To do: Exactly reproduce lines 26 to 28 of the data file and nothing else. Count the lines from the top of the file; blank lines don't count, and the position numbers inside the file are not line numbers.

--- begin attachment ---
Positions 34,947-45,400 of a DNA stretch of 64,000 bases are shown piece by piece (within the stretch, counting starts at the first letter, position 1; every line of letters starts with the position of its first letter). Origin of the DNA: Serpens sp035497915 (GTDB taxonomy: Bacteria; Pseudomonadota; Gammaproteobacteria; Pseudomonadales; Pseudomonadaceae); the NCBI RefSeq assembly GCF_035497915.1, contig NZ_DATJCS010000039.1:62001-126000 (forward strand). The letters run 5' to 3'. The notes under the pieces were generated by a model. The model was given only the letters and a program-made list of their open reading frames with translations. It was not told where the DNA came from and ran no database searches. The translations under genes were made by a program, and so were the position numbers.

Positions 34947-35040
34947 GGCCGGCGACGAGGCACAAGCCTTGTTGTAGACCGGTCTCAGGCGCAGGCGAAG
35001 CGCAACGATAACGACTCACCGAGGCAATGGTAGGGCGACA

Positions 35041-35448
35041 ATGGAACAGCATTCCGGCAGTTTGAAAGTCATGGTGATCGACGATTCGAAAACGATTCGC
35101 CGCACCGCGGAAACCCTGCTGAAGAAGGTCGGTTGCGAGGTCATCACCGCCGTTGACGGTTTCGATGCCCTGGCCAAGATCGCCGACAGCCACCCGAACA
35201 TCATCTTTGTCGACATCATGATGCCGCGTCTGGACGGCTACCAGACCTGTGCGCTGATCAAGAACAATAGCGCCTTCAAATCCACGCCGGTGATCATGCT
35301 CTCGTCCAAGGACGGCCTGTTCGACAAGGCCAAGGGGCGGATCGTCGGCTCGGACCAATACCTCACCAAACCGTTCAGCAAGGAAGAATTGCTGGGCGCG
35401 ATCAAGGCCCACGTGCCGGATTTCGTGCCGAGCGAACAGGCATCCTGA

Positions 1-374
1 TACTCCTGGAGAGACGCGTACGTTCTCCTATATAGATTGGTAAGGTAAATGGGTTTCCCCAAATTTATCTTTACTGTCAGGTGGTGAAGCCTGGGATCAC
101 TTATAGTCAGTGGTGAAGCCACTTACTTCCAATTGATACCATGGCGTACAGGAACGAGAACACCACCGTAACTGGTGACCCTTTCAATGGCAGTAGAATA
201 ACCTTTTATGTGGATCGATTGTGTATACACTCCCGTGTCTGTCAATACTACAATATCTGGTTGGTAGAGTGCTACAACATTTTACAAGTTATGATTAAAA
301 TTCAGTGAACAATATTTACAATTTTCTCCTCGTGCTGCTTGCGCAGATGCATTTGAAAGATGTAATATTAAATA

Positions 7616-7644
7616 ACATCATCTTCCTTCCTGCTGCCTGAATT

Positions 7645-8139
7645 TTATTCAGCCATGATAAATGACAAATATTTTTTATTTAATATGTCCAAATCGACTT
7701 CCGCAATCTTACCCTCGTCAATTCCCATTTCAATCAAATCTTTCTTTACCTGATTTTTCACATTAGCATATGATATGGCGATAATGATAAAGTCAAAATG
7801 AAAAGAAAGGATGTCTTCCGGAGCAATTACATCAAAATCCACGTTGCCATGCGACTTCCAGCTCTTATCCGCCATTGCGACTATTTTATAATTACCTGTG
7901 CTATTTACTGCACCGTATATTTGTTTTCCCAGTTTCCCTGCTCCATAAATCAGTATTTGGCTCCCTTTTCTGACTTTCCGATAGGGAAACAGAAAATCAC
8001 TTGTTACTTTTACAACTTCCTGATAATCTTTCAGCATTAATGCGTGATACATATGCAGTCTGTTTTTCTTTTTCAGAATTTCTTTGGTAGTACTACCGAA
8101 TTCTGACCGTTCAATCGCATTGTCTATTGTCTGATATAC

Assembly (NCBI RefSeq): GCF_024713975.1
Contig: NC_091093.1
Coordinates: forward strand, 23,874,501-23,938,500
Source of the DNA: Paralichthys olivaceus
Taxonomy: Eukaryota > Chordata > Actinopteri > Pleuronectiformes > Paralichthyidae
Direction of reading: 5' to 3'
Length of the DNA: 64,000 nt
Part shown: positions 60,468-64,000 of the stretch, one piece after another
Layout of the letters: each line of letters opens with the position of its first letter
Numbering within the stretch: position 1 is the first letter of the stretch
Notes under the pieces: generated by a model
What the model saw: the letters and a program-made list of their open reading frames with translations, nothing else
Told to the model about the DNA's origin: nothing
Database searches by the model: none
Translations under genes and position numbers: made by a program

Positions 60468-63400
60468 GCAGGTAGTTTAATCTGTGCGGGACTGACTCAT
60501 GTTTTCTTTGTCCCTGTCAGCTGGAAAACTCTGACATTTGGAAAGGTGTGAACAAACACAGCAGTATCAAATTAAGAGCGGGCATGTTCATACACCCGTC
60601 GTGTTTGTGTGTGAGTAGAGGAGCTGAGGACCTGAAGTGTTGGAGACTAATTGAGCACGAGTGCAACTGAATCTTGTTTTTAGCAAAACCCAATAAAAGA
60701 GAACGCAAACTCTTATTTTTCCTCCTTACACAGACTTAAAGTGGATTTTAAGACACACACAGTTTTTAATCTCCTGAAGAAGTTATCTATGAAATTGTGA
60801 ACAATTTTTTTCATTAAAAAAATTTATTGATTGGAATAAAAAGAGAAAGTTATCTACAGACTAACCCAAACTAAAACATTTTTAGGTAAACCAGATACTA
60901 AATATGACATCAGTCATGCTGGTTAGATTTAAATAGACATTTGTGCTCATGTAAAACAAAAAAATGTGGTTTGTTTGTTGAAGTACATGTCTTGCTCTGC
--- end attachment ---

Contig: NC_091093.1
Coordinates: forward strand, 23,874,501-23,938,500
Source of the DNA: Paralichthys olivaceus